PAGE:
1) MARK, YOU ARE ONE OF THE BUSIEST TRAILER COMPOSERS ON THE SCENE TODAY. A LOT OF MEMBERS WOULD LIKE TO KNOW IF THERE IS A FORMULA FOR WRITING EFFECTIVE TRAILER MUSIC SO, CAN YOU PLEASE DESCRIBE THE PROCESS?
Sure – basically pedal on D minor for about a minute or so, throw in some BWAAMS here and there, then go between D minor and Bb major for another minute! OK I’m half kidding : )
These days there are generally two kinds of trailers for films: theatrical trailers and TV spots (commercials).
The theatrical ones (playing in theaters before a film) run for about 2:30, and have a very specific form, which should be familiar to anyone that’s seen a trailer over the past ten years:
- act 1 – where the music generally gets out of the way, usually drones and creates atmosphere and intrigue.
- act 2 – bigger, more energy, possibly percussion introduced
- quite often a breakdown where the music is minimal at first and crescendos into:
- act 3 – a massive realization of the material introduced in acts 1 and 2.
- a finale, where nothing is left on the table – you go as big as you absolutely possibly can
Sometimes an outro intended for the ‘COMING SOON’ text, where you recap the opening material and use one last moment to compel the audience to go watch the film when it comes out.
Almost all trailer music sticks to some variation of this form. The real grind is the third act and finale – without a great ending, a track has little chance of being used.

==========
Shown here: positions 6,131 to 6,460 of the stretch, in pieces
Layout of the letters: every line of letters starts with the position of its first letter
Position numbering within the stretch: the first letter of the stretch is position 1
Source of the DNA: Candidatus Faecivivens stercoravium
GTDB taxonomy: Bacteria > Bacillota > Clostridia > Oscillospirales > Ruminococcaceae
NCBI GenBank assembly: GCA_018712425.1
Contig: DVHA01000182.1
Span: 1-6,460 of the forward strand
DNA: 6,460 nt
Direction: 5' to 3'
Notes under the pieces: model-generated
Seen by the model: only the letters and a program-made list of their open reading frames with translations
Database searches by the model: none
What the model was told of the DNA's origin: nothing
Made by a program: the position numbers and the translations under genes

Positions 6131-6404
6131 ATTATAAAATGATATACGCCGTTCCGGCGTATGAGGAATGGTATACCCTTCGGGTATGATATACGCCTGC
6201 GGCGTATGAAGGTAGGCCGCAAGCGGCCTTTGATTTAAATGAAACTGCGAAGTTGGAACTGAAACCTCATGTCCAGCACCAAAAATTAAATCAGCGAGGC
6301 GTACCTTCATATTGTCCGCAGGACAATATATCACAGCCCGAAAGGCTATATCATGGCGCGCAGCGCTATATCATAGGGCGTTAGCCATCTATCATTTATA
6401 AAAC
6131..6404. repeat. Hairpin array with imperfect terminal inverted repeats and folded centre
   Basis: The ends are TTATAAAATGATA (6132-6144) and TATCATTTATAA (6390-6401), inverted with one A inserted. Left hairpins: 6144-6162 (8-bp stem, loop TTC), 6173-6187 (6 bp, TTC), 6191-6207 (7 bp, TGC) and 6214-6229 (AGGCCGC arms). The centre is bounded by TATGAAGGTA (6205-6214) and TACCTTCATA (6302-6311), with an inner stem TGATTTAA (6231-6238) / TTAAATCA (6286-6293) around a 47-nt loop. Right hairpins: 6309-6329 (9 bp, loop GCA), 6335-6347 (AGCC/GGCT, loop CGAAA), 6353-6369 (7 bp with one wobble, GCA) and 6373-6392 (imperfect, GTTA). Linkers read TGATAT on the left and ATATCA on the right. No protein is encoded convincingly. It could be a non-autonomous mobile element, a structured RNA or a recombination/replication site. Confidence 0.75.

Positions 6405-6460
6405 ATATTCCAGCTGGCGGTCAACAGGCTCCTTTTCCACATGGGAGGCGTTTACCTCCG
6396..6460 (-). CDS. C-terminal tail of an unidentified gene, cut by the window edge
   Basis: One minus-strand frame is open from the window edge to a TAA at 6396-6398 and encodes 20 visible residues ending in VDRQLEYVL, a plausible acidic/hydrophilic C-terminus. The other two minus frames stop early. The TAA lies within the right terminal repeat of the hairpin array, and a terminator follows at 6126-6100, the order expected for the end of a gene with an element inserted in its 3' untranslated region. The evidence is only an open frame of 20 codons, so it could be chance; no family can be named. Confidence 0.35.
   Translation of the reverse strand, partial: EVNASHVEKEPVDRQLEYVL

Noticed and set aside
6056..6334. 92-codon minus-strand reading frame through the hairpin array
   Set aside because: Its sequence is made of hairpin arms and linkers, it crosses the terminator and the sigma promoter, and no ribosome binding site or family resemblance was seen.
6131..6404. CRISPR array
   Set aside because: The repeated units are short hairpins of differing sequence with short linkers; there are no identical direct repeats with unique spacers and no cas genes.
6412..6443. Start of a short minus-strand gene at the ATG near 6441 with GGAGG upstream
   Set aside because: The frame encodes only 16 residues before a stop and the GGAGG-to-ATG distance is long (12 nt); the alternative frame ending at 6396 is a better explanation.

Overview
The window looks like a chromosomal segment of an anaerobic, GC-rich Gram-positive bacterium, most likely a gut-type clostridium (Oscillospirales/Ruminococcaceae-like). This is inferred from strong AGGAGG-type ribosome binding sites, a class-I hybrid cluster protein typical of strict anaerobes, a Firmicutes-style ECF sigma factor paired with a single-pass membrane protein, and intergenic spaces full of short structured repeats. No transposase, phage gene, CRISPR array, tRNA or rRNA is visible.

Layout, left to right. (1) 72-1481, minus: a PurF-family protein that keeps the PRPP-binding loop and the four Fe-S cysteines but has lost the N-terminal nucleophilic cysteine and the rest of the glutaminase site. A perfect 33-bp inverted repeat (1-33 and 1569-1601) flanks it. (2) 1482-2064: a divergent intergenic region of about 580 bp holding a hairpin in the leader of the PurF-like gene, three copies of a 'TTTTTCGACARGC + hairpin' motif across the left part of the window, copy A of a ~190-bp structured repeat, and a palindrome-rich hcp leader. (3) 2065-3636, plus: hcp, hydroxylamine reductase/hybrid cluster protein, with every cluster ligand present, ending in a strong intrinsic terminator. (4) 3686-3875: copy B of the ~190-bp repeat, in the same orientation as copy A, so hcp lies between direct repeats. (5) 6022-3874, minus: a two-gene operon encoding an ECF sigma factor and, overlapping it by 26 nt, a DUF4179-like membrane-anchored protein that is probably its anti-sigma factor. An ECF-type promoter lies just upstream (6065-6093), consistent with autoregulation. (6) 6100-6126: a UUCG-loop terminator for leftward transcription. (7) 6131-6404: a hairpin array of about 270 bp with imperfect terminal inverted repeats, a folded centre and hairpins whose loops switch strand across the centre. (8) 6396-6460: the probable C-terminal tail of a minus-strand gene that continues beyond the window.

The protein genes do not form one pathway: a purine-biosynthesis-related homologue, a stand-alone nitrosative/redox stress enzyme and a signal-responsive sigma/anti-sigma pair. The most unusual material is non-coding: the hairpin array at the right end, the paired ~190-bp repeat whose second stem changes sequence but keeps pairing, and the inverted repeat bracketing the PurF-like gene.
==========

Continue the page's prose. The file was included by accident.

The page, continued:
In contrast, TV spots (commercials that air around the time the film comes out) only have 15 to 30 seconds to compel the viewer to go see a film, so there’s no time for subtlety or the development of musical ideas. There’s often a voice over or a lot of dialog, whereas theatrical trailers don’t usually have voice overs anymore. For all these reasons, TV spots tend to feature tracks that are musically simple and heavy on effects and percussion.
Something to consider is that while a big budget film might have just three or four different theatrical trailers, there could be upwards of 20 shorter TV spots for it.
Structure aside, for a piece to be effective trailer music, it needs authenticity (does it actually sound like trailer music, or just an attempt at it?), and a lot of gravitas (does it truly move you within seconds?). Production value is of course another important part of the equation, as is some degree of originality and uniqueness…within the confines of modern trailer music.
2) CAN YOU TALK ABOUT YOUR EXPERIENCES OF RECORDING ORCHESTRAL ENSEMBLES FOR TRAILER MUSIC? PLEASE INCLUDE ANY RELEVANT INFORMATION FOR LOCATIONS AND STUDIOS.
The limited amount of live orchestral recording I’ve done for trailers has been with European groups. Every orchestra has been great (Prague, Poland, Budapest), but in particular, I really liked the recordings I got back from sessions that Dynamedion produced. I’ve been lucky enough to record at Abbey Road a few times and aside from the incredible experience of being there, the musicianship was everything I imagined and more.
I’ve found the biggest challenge with recording live orchestral parts for trailer music is getting the blend right. You still need to incorporate some samples into the mix to get that huge stacked ‘epic’ sound – particularly in the third act. However, there’s often a sense that the live performance should be featured out in front when a lot of money has been spent on it.
Unfortunately, with the mindset of “a lot of money has been spent on this, the live parts better be loud and clear”, you can easily end up with a thin sounding mix with live instruments awkwardly popping out. Creating a cohesive mix that gives the illusion that every instrument is playing together is something above my skills as a mixer… as much as possible, I try to put any track featuring live parts in the hands of a much better, pro mixer!